Recently, I had the chance to read a 47 year-old review of the UK fundraising market, produced by a long-closed advertising agency, Rupert Chetwynd and Partners. As I turned the pages, I found myself thinking that much of the content could have been written a few months ago, not in 1971 – a time when the Morris Marina was just starting to roll off the production line.

The paper focused specifically on the problems faced by (large) aid agencies and highlighted the fact that a significant sector of the public tended to associate them with bureaucracy and waste.

It identified an undercurrent within this group which viewed charity staff as self-serving rather than focused on beneficiaries. For example, at least one member of the public (who worked as a Covent Garden porter) reported the “fact” that senior staff of at least one large charity were known to “drive around in Rolls-Royces”. A claim that I’ve heard repeated in research over many years.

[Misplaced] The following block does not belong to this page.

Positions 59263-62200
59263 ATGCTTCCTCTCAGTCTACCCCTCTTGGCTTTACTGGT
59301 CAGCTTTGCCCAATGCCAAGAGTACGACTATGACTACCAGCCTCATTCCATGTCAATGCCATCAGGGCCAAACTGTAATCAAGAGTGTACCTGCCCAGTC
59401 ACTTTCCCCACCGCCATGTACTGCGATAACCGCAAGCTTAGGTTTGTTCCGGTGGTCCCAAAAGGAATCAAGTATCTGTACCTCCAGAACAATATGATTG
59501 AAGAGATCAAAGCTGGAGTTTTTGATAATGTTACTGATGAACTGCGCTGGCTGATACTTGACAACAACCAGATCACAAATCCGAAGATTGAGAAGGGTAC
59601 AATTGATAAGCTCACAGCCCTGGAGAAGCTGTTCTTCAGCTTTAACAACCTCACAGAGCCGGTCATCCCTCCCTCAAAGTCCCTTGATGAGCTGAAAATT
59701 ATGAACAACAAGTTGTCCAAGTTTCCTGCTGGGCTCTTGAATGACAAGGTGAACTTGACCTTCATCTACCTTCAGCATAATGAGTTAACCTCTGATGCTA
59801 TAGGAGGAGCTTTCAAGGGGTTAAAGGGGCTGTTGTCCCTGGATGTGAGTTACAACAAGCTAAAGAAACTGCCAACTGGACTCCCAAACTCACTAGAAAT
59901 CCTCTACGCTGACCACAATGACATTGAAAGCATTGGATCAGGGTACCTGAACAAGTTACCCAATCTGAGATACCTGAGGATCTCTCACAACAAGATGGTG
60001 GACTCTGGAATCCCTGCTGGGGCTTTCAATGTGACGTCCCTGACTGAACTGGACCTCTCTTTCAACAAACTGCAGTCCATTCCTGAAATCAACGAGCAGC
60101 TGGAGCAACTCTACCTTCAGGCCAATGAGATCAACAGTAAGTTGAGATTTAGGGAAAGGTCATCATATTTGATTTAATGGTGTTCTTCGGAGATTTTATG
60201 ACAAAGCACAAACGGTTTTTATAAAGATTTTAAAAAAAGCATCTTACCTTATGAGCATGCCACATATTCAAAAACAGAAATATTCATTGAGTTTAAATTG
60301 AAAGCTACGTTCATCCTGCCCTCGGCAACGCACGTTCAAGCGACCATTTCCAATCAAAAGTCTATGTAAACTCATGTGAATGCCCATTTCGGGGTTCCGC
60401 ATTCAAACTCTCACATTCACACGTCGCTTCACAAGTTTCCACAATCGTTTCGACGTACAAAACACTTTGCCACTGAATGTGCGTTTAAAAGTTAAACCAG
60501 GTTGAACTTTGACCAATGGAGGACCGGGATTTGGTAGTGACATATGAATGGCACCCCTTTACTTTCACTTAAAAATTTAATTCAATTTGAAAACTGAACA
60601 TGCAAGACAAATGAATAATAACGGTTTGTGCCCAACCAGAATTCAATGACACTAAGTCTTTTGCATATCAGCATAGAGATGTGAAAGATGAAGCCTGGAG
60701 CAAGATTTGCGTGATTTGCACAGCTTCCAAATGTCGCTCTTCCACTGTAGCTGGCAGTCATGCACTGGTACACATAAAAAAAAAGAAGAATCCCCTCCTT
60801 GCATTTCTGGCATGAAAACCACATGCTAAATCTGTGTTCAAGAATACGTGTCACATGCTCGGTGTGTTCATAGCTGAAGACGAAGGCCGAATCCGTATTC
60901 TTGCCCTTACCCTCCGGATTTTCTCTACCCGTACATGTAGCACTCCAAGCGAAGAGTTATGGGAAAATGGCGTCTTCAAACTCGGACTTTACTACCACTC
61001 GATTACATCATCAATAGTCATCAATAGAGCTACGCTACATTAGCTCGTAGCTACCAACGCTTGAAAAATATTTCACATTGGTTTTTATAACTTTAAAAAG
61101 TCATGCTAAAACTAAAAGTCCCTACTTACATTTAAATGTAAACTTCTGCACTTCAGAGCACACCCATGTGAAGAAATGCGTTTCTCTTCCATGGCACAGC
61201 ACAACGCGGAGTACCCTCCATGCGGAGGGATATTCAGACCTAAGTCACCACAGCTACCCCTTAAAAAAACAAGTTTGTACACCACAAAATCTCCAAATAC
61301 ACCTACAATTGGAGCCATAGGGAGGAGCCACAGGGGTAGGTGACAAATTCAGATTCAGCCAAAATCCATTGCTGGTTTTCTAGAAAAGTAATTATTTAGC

The report suggested some reasons for this sense of negativity which included (in no order of importance):

  • Fundraising by charities had increased both in “quantity and in quality”. This had generated a hardening of public attitudes to charities (leading the authors to conclude that the professionalisation of charities, with particular reference to their communications, had led the public to see them as perhaps “larger and more institutionalised…than is in fact the case”. They also recognised that more requests for help led people to feel under increased pressure to give).
  • There was a “large group of non-givers who seize upon any rumour as an excuse not to give, and proceed to disseminate the rumour further.”
  • Fundraising (for overseas aid agencies) had concentrated on disaster appeals and famine relief (rather than showing the need for longer-term projects) and there was a subsequent lack of understanding of the importance of “development aid”.